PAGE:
“I swear there were muzzle flashes. I saw the dim flares again, it seemed like the entire position was being lit up,” the marine wrote. “At first, I ducked for cover, but there was no physical or auditory evidence, just the lights. Then, almost as abruptly as it started it ended, and I was back to looking at the land through a fuzzy green lens. A whisper in my ear: ’Brozay oruziye.’ This, loosely translated from Russian, means ‘Drop your weapon.’”
Others swore they saw and heard figures in the distance that no one else could see, experienced mysterious radio static, or felt drastic changes in temperature. They also reported distressing psychological events—not unusual in a conflict zone—such as constant nightmares, episodes of sleep paralysis, and a constant feeling of being watched. They had adopted a local dog they called Ugly Betty, who barked loudly and unpredictably when there was no one there.
When one group of marines passed control of OP Rock to British soldiers, they said that they believed the place to be haunted. One marine told The New York Times that he believed it was a conduit for “paranormal activity.“ (It was later the subject of an episode of the Syfy Channel show Paranormal Witness.)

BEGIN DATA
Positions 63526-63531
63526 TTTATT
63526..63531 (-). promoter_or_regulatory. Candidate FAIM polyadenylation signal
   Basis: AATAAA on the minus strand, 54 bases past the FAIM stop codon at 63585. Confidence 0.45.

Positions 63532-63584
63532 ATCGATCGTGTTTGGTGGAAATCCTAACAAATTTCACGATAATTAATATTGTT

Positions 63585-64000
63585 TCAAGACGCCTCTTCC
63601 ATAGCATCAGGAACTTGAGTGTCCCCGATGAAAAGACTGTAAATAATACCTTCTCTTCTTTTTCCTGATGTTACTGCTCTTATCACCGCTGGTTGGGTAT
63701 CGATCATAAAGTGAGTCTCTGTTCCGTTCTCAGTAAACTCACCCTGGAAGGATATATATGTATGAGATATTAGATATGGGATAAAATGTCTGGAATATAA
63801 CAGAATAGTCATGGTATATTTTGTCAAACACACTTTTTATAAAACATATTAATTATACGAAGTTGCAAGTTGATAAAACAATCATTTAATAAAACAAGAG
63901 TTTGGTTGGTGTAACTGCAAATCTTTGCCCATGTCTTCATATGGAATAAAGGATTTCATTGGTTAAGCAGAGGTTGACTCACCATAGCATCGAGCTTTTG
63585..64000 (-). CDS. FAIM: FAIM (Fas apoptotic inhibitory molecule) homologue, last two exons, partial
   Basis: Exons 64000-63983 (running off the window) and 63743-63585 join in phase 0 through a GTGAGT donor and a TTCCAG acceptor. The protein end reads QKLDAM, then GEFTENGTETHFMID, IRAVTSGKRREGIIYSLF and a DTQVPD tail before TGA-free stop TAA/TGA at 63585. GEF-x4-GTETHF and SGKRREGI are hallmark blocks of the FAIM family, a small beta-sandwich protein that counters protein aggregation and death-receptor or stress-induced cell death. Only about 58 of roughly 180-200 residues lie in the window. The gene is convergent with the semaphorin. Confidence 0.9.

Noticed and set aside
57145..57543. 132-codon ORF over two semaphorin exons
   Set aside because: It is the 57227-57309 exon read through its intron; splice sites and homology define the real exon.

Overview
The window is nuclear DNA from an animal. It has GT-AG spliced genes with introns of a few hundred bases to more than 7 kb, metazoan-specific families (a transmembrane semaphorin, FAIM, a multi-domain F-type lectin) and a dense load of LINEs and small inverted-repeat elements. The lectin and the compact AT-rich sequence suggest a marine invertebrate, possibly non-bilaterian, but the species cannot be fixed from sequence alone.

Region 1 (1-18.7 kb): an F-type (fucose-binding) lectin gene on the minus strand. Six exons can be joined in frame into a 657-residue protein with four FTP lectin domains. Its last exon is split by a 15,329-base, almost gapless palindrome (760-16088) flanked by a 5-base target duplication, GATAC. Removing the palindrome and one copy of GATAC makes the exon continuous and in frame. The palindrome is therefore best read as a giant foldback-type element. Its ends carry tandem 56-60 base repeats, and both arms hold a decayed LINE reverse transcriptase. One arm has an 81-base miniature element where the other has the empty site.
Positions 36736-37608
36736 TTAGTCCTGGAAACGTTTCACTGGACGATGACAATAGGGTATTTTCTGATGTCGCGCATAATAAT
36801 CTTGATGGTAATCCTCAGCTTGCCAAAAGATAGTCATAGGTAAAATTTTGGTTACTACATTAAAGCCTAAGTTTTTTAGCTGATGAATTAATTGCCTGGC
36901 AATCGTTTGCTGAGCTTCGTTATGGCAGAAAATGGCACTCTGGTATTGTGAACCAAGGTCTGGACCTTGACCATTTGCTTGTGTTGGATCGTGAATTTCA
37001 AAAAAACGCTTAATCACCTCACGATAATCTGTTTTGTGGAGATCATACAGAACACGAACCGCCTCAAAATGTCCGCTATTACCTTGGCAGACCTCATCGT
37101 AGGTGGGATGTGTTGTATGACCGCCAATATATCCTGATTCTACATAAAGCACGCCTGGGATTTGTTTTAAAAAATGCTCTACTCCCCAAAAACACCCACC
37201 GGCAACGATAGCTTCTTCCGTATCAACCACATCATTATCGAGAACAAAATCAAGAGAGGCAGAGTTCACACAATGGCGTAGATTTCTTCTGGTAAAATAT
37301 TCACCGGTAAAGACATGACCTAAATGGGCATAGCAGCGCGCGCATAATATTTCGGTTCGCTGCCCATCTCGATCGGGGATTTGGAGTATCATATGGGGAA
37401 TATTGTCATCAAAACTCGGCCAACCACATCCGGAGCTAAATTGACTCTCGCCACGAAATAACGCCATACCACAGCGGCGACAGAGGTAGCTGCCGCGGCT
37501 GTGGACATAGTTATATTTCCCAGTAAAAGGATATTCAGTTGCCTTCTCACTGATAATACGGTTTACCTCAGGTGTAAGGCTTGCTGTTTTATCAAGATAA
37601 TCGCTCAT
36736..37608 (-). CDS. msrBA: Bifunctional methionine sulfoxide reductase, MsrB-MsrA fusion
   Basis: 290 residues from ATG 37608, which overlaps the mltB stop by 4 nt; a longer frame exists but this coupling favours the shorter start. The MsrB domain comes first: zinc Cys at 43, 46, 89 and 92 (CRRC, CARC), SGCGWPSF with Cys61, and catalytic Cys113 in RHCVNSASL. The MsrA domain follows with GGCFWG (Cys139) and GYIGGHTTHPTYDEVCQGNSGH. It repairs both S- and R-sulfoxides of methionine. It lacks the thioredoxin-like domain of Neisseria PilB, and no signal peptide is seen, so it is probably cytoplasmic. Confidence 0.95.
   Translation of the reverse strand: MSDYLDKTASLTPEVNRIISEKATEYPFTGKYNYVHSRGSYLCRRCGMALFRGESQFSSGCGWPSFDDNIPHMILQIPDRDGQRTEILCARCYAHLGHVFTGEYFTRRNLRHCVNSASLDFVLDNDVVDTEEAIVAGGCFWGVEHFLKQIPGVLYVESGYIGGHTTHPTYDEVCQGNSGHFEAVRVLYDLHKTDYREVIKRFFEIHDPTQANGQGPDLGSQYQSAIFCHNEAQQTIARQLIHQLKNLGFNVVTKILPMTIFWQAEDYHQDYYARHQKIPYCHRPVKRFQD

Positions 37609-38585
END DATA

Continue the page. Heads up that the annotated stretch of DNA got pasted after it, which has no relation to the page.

The experience of the supernatural was not limited to the invading forces. Locals believe that the area is both sacred and cursed, owing to the presence of a shrine in the nearby village of Amir Agha. When the U.S. Marines were stationed here, the old bazaar of the town was almost completely deserted and destroyed. Now, as with much of rural Afghanistan, commercial activity has begun to return. A few rickety wooden stores sell household goods, and a couple of motorbikes are parked on the street nearby. The white flag with the black Quranic verses symbolizing the Islamic Emirate of Afghanistan, as the Taliban-run country is now officially known, flies over many of the shacks.
The small, single-room shrine in the town remains, though it is clearly neglected. Graffiti in Pashto, the most common local language, is scribbled over many of the walls, and chunks of paint are missing from the ceiling. In the center is a tall marble tablet with verses from the Quran scribbled around it. It is enclosed in a green metal cage to deter would-be thieves. The shrine is dedicated to Amir Hamza, supposedly the uncle of Muhammad and one of his most trusted commanders. Locals revere him and one of his descendants, Amir Agha, as guardians. His grave is said to lie beneath the shrine, and the town is named in their honor.